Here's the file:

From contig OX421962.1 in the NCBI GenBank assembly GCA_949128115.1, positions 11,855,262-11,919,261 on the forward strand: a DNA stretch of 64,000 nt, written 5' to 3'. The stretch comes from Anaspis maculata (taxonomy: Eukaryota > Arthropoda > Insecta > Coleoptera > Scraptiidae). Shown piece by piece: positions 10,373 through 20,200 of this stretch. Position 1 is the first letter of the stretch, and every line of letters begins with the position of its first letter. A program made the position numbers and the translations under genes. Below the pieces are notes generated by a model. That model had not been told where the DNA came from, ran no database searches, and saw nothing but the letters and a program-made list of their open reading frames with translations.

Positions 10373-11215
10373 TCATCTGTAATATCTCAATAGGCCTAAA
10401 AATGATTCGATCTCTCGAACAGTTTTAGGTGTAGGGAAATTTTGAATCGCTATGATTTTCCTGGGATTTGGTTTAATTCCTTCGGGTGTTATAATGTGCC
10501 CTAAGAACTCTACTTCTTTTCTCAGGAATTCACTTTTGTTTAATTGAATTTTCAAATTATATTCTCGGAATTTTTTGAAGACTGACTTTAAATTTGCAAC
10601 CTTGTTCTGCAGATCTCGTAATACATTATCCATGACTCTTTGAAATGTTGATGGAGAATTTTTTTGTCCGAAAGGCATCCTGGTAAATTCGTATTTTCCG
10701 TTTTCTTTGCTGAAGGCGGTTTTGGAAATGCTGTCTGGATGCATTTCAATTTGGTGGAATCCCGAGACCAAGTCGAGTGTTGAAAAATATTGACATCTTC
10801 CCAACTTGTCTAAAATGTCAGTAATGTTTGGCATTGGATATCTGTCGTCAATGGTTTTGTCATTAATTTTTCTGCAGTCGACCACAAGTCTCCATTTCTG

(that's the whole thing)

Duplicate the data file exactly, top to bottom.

From contig OX421962.1 in the NCBI GenBank assembly GCA_949128115.1, positions 11,855,262-11,919,261 on the forward strand: a DNA stretch of 64,000 nt, written 5' to 3'. The stretch comes from Anaspis maculata (taxonomy: Eukaryota > Arthropoda > Insecta > Coleoptera > Scraptiidae). Shown piece by piece: positions 10,373 through 20,200 of this stretch. Position 1 is the first letter of the stretch, and every line of letters begins with the position of its first letter. A program made the position numbers and the translations under genes. Below the pieces are notes generated by a model. That model had not been told where the DNA came from, ran no database searches, and saw nothing but the letters and a program-made list of their open reading frames with translations.

Positions 10373-11215
10373 TCATCTGTAATATCTCAATAGGCCTAAA
10401 AATGATTCGATCTCTCGAACAGTTTTAGGTGTAGGGAAATTTTGAATCGCTATGATTTTCCTGGGATTTGGTTTAATTCCTTCGGGTGTTATAATGTGCC
10501 CTAAGAACTCTACTTCTTTTCTCAGGAATTCACTTTTGTTTAATTGAATTTTCAAATTATATTCTCGGAATTTTTTGAAGACTGACTTTAAATTTGCAAC
10601 CTTGTTCTGCAGATCTCGTAATACATTATCCATGACTCTTTGAAATGTTGATGGAGAATTTTTTTGTCCGAAAGGCATCCTGGTAAATTCGTATTTTCCG
10701 TTTTCTTTGCTGAAGGCGGTTTTGGAAATGCTGTCTGGATGCATTTCAATTTGGTGGAATCCCGAGACCAAGTCGAGTGTTGAAAAATATTGACATCTTC
10801 CCAACTTGTCTAAAATGTCAGTAATGTTTGGCATTGGATATCTGTCGTCAATGGTTTTGTCATTAATTTTTCTGCAGTCGACCACAAGTCTCCATTTCTG